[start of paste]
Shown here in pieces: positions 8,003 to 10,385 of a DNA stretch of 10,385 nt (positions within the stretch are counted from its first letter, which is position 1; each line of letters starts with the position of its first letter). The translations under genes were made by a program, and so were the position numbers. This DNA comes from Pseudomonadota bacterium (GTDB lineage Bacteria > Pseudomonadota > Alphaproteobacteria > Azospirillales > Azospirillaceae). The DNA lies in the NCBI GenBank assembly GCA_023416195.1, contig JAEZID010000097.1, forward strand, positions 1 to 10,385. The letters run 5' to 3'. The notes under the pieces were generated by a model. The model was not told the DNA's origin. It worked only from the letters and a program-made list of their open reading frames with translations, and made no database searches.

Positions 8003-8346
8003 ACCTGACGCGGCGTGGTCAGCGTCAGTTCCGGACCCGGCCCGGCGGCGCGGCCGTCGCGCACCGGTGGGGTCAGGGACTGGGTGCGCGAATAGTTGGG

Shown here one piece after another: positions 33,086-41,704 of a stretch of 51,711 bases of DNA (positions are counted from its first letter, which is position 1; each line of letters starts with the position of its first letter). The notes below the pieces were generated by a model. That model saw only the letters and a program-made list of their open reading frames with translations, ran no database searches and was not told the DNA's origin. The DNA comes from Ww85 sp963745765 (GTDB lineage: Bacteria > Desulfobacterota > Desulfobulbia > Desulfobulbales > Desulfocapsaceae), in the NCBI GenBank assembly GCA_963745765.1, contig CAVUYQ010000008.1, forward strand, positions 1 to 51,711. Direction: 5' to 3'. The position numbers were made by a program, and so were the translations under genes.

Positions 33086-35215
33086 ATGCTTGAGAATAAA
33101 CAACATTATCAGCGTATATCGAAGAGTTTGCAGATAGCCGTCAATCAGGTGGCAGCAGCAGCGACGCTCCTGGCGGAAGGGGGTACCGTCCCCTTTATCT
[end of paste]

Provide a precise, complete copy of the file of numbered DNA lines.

Shown here in pieces: positions 8,003 to 10,385 of a DNA stretch of 10,385 nt (positions within the stretch are counted from its first letter, which is position 1; each line of letters starts with the position of its first letter). The translations under genes were made by a program, and so were the position numbers. This DNA comes from Pseudomonadota bacterium (GTDB lineage Bacteria > Pseudomonadota > Alphaproteobacteria > Azospirillales > Azospirillaceae). The DNA lies in the NCBI GenBank assembly GCA_023416195.1, contig JAEZID010000097.1, forward strand, positions 1 to 10,385. The letters run 5' to 3'. The notes under the pieces were generated by a model. The model was not told the DNA's origin. It worked only from the letters and a program-made list of their open reading frames with translations, and made no database searches.

Positions 8003-8346
8003 ACCTGACGCGGCGTGGTCAGCGTCAGTTCCGGACCCGGCCCGGCGGCGCGGCCGTCGCGCACCGGTGGGGTCAGGGACTGGGTGCGCGAATAGTTGGG

Shown here one piece after another: positions 33,086-41,704 of a stretch of 51,711 bases of DNA (positions are counted from its first letter, which is position 1; each line of letters starts with the position of its first letter). The notes below the pieces were generated by a model. That model saw only the letters and a program-made list of their open reading frames with translations, ran no database searches and was not told the DNA's origin. The DNA comes from Ww85 sp963745765 (GTDB lineage: Bacteria > Desulfobacterota > Desulfobulbia > Desulfobulbales > Desulfocapsaceae), in the NCBI GenBank assembly GCA_963745765.1, contig CAVUYQ010000008.1, forward strand, positions 1 to 51,711. Direction: 5' to 3'. The position numbers were made by a program, and so were the translations under genes.

Positions 33086-35215
33086 ATGCTTGAGAATAAA
33101 CAACATTATCAGCGTATATCGAAGAGTTTGCAGATAGCCGTCAATCAGGTGGCAGCAGCAGCGACGCTCCTGGCGGAAGGGGGTACCGTCCCCTTTATCT